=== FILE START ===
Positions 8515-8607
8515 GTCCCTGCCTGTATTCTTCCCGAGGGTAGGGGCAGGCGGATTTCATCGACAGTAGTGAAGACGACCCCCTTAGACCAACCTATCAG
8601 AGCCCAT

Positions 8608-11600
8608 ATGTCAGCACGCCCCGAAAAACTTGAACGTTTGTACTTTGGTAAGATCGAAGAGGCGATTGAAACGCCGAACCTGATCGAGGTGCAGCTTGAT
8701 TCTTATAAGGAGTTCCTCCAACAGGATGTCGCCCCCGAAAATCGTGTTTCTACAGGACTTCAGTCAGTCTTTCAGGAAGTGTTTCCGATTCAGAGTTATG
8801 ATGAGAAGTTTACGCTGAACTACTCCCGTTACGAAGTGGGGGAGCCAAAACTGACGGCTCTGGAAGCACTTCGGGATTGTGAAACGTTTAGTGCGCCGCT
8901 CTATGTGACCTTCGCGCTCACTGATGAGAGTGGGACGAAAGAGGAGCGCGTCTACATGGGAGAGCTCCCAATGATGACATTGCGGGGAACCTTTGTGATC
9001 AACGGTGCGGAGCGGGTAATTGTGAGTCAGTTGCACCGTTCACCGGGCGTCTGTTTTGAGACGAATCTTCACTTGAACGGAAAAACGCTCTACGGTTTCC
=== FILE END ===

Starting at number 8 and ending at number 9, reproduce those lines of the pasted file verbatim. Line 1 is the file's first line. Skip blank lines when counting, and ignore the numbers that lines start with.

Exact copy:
8901 CTATGTGACCTTCGCGCTCACTGATGAGAGTGGGACGAAAGAGGAGCGCGTCTACATGGGAGAGCTCCCAATGATGACATTGCGGGGAACCTTTGTGATC
9001 AACGGTGCGGAGCGGGTAATTGTGAGTCAGTTGCACCGTTCACCGGGCGTCTGTTTTGAGACGAATCTTCACTTGAACGGAAAAACGCTCTACGGTTTCC